Viewing posts tagged fields

Creating Block Types with Bean

Whether you're a Drupal beginner or veteran module developer, one thing everyone understands about Drupal is the core block system is very limiting. There are lots of modules out there that attempt to make blocks more robust. Heck, site builders have even used Views as a complete block replacement. There is one module that makes blocks a ton more useful and that is the Bean module (Block Entities Aren't Nodes). The Bean module replaces a lot of modules we used in the past to give blocks more power and function. Drupal 8 even works just like the Bean module out of the box. Instead of using Views or making nodes blocks, Bean gives us fieldable block types.

Drupal 8 Core, Now with More Fields

One of the the things I like most about Drupal 8 as a site builder is how quickly you can get up and running on creating a new site. Although the installer takes a tad (insert jokes here) longer than Drupal 7, you get so much more out of the box. No need to install Drupal and head to Drush to download/enable a handful of modules just to get your site ready. For example, just to get something like an email field was yet another download. Of course, there is Views in core, but another great thing is a much larger plethora of field types. Now in Drupal 8 there are a handful of useful fields in core:

Release Day: Get Started with Field API

Robust content modeling is made possible in Drupal 7 through fields. Attaching the right field types to entities makes it possible to bend your Drupal site to your will and scale it according to your needs. There are a lot of field types and field formatters provided in Contrib that you can download and install as modules to extend your Drupal 7 site. But what if you want to collect, store and format data in a particular way not provided by core or contributed modules? By providing custom fields and formatters through a module, you can control how your data is stored as well as provide one or more ways for the data to be output—through field formatters.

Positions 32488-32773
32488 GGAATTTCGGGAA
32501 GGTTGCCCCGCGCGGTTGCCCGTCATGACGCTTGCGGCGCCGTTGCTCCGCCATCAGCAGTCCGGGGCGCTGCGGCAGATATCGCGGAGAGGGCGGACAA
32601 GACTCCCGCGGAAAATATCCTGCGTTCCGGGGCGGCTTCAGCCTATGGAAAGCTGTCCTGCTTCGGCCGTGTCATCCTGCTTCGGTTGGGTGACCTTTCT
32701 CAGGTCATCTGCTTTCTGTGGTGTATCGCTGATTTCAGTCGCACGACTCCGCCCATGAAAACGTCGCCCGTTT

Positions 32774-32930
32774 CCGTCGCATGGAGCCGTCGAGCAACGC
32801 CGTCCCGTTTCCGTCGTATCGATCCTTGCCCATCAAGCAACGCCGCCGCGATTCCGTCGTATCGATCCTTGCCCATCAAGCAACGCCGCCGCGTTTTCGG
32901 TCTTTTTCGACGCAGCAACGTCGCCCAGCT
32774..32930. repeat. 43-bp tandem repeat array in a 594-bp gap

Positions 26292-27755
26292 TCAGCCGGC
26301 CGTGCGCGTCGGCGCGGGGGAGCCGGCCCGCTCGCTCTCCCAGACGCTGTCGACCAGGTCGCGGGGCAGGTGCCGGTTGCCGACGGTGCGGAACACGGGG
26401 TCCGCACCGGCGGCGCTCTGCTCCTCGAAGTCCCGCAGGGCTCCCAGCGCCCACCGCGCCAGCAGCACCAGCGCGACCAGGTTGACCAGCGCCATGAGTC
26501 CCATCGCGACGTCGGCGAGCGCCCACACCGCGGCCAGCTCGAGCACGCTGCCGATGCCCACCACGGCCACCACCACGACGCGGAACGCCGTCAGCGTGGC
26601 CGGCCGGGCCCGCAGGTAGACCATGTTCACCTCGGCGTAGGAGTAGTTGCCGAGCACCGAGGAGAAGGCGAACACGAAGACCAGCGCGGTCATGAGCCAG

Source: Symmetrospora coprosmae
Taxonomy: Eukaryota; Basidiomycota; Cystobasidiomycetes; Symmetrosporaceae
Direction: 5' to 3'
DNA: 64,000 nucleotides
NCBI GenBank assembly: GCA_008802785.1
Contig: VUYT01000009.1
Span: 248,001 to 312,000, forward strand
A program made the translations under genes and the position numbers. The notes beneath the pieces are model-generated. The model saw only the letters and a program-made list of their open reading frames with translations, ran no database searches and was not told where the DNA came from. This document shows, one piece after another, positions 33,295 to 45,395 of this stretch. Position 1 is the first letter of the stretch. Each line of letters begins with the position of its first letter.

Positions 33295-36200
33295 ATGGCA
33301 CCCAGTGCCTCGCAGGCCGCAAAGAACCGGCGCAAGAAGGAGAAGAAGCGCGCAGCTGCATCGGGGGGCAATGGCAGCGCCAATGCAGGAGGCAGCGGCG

Release Day: Reviewing Our Job Board Project

Today we are going to wrap things up on the Using Drupal Chapter 3: Job Board series. We've created a site that meets the Epic University requirements, and learned the fundamental building blocks of putting together a Drupal site. In our last two lessons we are going to look at modules we could use to make our site even better, and then we are going to do our final tour and review of the site we've built, looking at what we've done, and how we built it.

Release Day: Building with Fields and Views

This week we are moving on to the next chapter of the O'Reilly Using Drupal series with Using Drupal Chapter 3: Job Board, where we will build out a job board to get familiar with the two fundamental building blocks of Drupal sites: Fields and Views. Through this series we'll create two new content types with a variety of fields, and then explore using Views to create custom lists of that content, including creating dynamic, contextual listings.

Release Day: Entity Admin UI and Fields

This week's installment of the Working with Entities in Drupal 7 series picks up the work on our new custom entity to work on creating an administrative UI, then dive into more nitty gritty with the entity controller. We'll look at how you can override the default controller to gain more control over how your entity gets rendered, and to add some of our own tweaks to the save processing. We wrap this week up by making our entity fieldable by using bundles.

Views Demystified

I love Views! I might be a little exuberant, but seriously, it is by far, in my humble opinion, the best contributed module. And I'm not the only one that feels that way! Check out the module usage stats on As the most-downloaded contributed module, Views gets a lot of well-deserved attention. We've published a new series of videos, Intro to Views for Drupal 7, to walk you through this wonderful Drupal tool.

Video Series on Image Styles

When I’m learning any software, the first thing I want to do is play with all the features and make my creation pretty, using all the bells and whistles. I remember the first time I played with PowerPoint…I had swirling text and zig-zagging images everywhere.